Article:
Mineral makeup such as Cover FX Pressed Mineral Foundation is the smartest way to go when hiding a burn. Not only is it excellent at covering up uneven tone, but it often contains titanium and zinc which provide added sun protection. Extreme red areas may benefit from a yellow-toned mineral foundation or powder.


The only thing worse than pesky peeling is the lingering redness. Prime the burn with a color correcting concealer like Inglot Cosmetics Green Color Correcting Concealer which will offset the red and make it easier to hide.


It’s never too late to start wearing a little SPF, but chemical sunscreens can be harsh on burnt skin. While chemical sunscreens absorb the sun’s rays, physical sunscreens (otherwise known as sun block) create a barrier. Unfortunately, physical options tend to go on thick and leave a white residue on account of the active ingredients– titanium dioxide and zinc oxide. On some complexions, the pale cast of a physical sunblock can look obvious or unwanted, but under makeup it’s hardly noticeable. Rub your sun block in well to avoid white patchy areas, and then color correct by smoothing a liquid, or better yet, a mineral foundation over top for even coverage.


So you got a little sun? Make it count by finishing off with a non-shimmery bronzer that will give you a sunkissed glow and blend the burned areas in so they stand out less. We love the Cover FX Bronzer to smooth skin texture and add color without leaving a sparkling after effect. Now, go heal.

New Loose Eye Shadow Colors

If there’s one thing I know about Sugarpill’s intensely pigmented loose eye shadows, it’s this: you can’t have too many of them. Just hearing that Sugarpill had come out with new shades filled me with an instantaneous shadow-lust, and once I got my claws on them, you know I was in the bathroom for hours trying everything on. The color payoff is stupendous, and at $13 – $14 a pop (and vegan, too!), these eye shadow jars are more than generously sized. Check out some of the popular new shades below!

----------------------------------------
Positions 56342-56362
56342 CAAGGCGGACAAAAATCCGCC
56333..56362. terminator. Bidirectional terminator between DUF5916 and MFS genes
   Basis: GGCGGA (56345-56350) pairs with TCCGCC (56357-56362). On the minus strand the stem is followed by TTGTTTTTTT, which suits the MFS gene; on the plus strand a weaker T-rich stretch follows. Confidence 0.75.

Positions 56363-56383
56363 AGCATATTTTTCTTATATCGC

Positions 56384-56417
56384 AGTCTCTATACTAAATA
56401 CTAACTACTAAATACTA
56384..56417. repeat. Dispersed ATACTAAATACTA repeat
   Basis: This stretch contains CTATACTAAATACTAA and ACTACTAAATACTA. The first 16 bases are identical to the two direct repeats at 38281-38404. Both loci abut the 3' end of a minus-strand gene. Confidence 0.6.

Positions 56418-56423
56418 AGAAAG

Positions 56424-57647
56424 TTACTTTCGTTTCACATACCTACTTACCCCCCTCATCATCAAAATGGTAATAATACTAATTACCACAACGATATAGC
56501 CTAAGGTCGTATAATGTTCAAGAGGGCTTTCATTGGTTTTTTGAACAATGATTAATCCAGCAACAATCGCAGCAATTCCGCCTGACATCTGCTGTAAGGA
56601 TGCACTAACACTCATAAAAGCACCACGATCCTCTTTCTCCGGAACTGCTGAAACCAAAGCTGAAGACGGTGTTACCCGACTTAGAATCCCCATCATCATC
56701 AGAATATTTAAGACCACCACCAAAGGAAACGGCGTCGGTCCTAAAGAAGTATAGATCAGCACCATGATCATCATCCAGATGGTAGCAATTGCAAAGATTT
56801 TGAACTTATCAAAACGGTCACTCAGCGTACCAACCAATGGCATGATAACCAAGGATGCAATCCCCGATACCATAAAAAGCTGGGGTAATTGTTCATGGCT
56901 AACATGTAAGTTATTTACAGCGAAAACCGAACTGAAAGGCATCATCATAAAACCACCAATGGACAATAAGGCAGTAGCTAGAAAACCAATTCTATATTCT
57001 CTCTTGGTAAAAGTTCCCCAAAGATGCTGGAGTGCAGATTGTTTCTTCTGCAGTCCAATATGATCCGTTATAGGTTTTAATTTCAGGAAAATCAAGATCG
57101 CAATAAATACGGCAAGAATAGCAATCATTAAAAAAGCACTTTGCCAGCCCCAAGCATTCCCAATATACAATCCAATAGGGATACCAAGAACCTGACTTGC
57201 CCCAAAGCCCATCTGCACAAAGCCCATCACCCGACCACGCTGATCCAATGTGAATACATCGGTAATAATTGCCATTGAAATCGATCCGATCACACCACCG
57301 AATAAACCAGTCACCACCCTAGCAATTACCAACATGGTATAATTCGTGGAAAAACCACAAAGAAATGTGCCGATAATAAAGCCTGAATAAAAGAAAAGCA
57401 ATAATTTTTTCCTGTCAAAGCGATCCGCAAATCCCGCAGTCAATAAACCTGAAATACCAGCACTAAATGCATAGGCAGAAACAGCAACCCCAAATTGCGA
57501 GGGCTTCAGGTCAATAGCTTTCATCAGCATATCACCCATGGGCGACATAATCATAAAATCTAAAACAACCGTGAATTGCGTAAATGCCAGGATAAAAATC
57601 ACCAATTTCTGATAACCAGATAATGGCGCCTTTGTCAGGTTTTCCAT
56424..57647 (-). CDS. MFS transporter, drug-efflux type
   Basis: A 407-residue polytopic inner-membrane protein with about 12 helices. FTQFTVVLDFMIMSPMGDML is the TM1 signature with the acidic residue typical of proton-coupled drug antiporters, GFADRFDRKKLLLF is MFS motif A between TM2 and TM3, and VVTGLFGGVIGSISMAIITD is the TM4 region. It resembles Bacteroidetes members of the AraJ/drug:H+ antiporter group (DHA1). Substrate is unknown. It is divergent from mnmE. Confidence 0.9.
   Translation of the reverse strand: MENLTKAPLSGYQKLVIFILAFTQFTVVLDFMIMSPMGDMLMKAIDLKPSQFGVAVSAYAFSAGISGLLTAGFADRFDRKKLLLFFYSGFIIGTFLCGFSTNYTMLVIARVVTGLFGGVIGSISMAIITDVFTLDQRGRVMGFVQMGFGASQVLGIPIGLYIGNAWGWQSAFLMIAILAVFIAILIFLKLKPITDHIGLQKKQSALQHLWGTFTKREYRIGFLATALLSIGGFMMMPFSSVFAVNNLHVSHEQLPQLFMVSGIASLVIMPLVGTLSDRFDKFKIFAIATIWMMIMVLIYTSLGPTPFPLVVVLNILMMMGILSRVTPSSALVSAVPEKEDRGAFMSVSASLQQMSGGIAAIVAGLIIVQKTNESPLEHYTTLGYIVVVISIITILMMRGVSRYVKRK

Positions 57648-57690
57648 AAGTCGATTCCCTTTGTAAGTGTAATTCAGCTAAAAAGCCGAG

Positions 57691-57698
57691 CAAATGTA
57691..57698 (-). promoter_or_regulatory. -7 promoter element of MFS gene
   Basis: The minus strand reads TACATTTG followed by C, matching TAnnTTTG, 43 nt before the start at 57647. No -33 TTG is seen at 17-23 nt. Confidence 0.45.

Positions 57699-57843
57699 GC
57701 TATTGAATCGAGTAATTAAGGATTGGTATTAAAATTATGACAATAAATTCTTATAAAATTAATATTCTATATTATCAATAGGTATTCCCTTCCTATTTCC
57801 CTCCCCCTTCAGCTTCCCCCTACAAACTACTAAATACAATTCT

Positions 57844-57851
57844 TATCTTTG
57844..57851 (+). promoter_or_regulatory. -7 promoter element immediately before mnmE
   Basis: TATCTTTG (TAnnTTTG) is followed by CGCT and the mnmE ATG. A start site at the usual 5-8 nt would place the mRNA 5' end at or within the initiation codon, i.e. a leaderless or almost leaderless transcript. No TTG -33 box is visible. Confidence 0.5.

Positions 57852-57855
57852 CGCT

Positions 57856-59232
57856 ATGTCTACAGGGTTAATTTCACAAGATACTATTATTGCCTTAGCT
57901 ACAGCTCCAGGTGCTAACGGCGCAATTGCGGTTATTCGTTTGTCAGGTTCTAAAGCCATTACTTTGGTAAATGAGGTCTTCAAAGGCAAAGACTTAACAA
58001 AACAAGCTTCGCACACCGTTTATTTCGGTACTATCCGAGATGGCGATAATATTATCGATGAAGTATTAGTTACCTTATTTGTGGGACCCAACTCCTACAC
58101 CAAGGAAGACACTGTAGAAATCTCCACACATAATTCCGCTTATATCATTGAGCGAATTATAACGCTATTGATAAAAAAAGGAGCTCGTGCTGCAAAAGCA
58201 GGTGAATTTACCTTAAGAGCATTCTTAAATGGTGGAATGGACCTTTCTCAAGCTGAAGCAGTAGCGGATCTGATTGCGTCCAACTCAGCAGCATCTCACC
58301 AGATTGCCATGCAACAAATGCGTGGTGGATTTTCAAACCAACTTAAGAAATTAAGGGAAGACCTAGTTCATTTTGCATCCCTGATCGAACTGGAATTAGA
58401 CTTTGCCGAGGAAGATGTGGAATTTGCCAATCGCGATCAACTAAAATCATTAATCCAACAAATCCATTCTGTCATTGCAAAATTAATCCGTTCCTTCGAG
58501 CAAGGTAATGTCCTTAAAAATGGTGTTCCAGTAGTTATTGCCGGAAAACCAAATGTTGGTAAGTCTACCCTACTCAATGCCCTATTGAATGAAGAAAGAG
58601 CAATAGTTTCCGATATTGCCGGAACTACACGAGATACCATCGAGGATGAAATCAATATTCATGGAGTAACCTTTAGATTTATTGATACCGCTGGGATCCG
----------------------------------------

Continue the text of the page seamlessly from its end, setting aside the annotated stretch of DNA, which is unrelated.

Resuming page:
This is a 60’s pink babydoll nightgown of a color! It’s sparkly, too, but subtly so. Once on my (white girl) eyelids, Charmy looks fairly natural, if my natural state involved “glimmery angel skin.” I brushed this color on up to my crease and went about my day. No one said, “Whoa that is a crazy color, Krista!” at work, but the guy who fills the soda machine said I had “nice eyes” and he usually won’t even say hello, so I’m chalking it up to the charms of Charmy.

Goooood name. Countess is a warm, eggplant color with tiny flecks of aqua glints, and let me tell you: the color payoff is HUGE. One swipe of Countess and my lids were saturated with color. It’s a sexy, evil-looking color to wear out at night, and I used it to make a smoky eye with a purplish twist. My girlfriend stole this one from me immediately. I recognized it on her eyelids when she played a show with her band, two nights after I first tried it. OH I’M GETTING IT BACK, trust.

Hot, shimmery turquoise! Hug Life is a like a day by the pool in Palm Springs inside a little pot. It’s almost green, and the shimmer really does look like a pool on a vintage postcard. This would be fabulous if you were going for a 70’s disco after-dark look.

HOT DAMN. The moment I saw this outrageously shiny metallic copper, I yelled, “WHERE’S MY DURALINE?” and tore my makeup bag apart looking for the makeup product that could take Penelope to the next level. If you don’t already know: Inglot’s Duraline can transform any loose powder into an eyeliner, and that’s what I did with this super glimmery copper. Twenty seconds later, I had copper cat eyes that would not quit. Penelope is hotttttt.

Holy Ghost | $13 | Shop it